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Use of Epidermal Cell Responses to Evaluate Resistance of Winter Wheat Cultivars to Pseudocercosporella herpotrichoides. C. A. Strausbaugh, Graduate research assistant, Department of Plant Pathology, Washington State University, Pullman 99164-6430; T. D. Murray, Assistant professor, Department of Plant Pathology, Washington State University, Pullman 99164-6430. Phytopathology 79:1043-1047. Accepted for publication 10 May 1989. Copyright 1989 The American Phytopathological Society. DOI: 10.1094/Phyto-79-1043.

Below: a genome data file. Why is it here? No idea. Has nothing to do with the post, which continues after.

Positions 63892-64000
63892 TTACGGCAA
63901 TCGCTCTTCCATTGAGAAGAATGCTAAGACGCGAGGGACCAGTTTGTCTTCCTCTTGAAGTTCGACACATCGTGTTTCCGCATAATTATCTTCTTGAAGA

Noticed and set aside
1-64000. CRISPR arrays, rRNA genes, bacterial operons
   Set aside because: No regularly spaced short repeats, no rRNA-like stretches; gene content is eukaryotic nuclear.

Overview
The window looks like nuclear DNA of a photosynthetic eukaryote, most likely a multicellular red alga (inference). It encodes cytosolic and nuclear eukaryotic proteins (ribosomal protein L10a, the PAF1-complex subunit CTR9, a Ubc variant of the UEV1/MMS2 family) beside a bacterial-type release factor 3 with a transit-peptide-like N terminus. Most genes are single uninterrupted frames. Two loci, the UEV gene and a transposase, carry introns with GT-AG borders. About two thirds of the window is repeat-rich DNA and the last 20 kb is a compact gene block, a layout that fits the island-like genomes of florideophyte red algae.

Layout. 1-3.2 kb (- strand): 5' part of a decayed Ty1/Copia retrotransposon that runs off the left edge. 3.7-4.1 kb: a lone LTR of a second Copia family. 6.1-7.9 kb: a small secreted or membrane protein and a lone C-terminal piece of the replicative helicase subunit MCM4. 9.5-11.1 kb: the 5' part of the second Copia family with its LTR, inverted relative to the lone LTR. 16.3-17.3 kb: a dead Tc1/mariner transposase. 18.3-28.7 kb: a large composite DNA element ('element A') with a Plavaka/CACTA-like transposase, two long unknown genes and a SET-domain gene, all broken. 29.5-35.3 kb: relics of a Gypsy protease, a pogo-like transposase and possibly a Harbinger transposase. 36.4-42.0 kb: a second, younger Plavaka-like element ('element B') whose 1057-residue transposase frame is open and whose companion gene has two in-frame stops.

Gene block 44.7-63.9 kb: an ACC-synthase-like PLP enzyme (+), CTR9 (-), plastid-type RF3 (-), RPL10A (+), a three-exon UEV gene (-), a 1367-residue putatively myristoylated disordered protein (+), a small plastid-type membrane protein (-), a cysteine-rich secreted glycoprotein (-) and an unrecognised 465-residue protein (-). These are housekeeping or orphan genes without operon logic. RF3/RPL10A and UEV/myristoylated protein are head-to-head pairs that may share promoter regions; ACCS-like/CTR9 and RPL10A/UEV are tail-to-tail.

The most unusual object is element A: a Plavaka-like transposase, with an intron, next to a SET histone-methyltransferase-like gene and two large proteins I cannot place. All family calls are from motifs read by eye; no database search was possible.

Epidermal cell responses (papilla formation, penetrations stopped within epidermal cells, and hypersensitivity) on the first-leaf sheath were used to determine the percent successful penetrations on susceptible and resistant winter wheat seedlings inoculated with conidia of Pseudocercosporella herpotrichoides. The greatest disease development occurred when inoculated plants were incubated in high relative humidity at 15 C and decreased at 10, 20, and 5 C, respectively. Differences among resistant and susceptible cultivars were significant at both 10 and 15 C, although the greatest differentiation between Cappelle-Desprez (resistant) and VPM-1 (highly resistant) occurred at 10 C. The most reliable method of differentiating cultivars for resistance to P. herpotrichoides included incubation of inoculated plants at 10 C and a disease rating based on fungal penetration attempts stopped by papillae or within epidermal cells in both hypersensitive and nonhypersensitive cells. The coleoptile was associated with infection of the first-leaf sheath and the formation of elliptical lesions occurred 0.92.3 cm above where the leaf sheath attached to the crown. Lesions were more distinctive on resistant than susceptible cultivars, and more resistant responses occurred near the edges than at the centers of the lesions. No significant differences in pathogenicity were found among four isolates of P. herpotrichoides tested.